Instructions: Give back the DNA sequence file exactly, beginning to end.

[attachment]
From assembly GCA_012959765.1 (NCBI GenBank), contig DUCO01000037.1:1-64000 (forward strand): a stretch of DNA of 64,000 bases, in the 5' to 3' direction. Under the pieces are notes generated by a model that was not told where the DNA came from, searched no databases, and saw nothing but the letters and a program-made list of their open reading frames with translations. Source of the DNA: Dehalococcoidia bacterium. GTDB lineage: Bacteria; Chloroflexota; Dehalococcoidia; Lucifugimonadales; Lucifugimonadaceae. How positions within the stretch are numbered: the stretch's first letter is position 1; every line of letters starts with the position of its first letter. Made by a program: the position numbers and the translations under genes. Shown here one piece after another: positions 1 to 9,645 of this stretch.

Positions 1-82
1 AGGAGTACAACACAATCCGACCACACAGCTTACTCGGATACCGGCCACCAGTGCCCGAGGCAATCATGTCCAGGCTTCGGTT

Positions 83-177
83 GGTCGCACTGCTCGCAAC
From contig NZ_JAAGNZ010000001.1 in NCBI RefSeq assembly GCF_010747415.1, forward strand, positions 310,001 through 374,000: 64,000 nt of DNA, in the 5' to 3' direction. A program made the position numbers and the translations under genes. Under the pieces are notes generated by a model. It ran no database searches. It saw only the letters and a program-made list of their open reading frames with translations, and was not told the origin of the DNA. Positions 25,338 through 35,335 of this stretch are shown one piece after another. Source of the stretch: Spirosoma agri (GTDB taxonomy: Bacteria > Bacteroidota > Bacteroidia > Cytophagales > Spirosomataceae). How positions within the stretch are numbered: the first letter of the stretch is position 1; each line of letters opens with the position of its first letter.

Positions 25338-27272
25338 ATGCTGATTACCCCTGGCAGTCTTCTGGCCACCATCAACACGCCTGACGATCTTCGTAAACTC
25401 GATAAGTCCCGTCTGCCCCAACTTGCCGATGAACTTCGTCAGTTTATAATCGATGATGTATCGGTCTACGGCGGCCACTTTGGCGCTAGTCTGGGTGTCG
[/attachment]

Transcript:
From assembly GCA_012959765.1 (NCBI GenBank), contig DUCO01000037.1:1-64000 (forward strand): a stretch of DNA of 64,000 bases, in the 5' to 3' direction. Under the pieces are notes generated by a model that was not told where the DNA came from, searched no databases, and saw nothing but the letters and a program-made list of their open reading frames with translations. Source of the DNA: Dehalococcoidia bacterium. GTDB lineage: Bacteria; Chloroflexota; Dehalococcoidia; Lucifugimonadales; Lucifugimonadaceae. How positions within the stretch are numbered: the stretch's first letter is position 1; every line of letters starts with the position of its first letter. Made by a program: the position numbers and the translations under genes. Shown here one piece after another: positions 1 to 9,645 of this stretch.

Positions 1-82
1 AGGAGTACAACACAATCCGACCACACAGCTTACTCGGATACCGGCCACCAGTGCCCGAGGCAATCATGTCCAGGCTTCGGTT

Positions 83-177
83 GGTCGCACTGCTCGCAAC
From contig NZ_JAAGNZ010000001.1 in NCBI RefSeq assembly GCF_010747415.1, forward strand, positions 310,001 through 374,000: 64,000 nt of DNA, in the 5' to 3' direction. A program made the position numbers and the translations under genes. Under the pieces are notes generated by a model. It ran no database searches. It saw only the letters and a program-made list of their open reading frames with translations, and was not told the origin of the DNA. Positions 25,338 through 35,335 of this stretch are shown one piece after another. Source of the stretch: Spirosoma agri (GTDB taxonomy: Bacteria > Bacteroidota > Bacteroidia > Cytophagales > Spirosomataceae). How positions within the stretch are numbered: the first letter of the stretch is position 1; each line of letters opens with the position of its first letter.

Positions 25338-27272
25338 ATGCTGATTACCCCTGGCAGTCTTCTGGCCACCATCAACACGCCTGACGATCTTCGTAAACTC
25401 GATAAGTCCCGTCTGCCCCAACTTGCCGATGAACTTCGTCAGTTTATAATCGATGATGTATCGGTCTACGGCGGCCACTTTGGCGCTAGTCTGGGTGTCG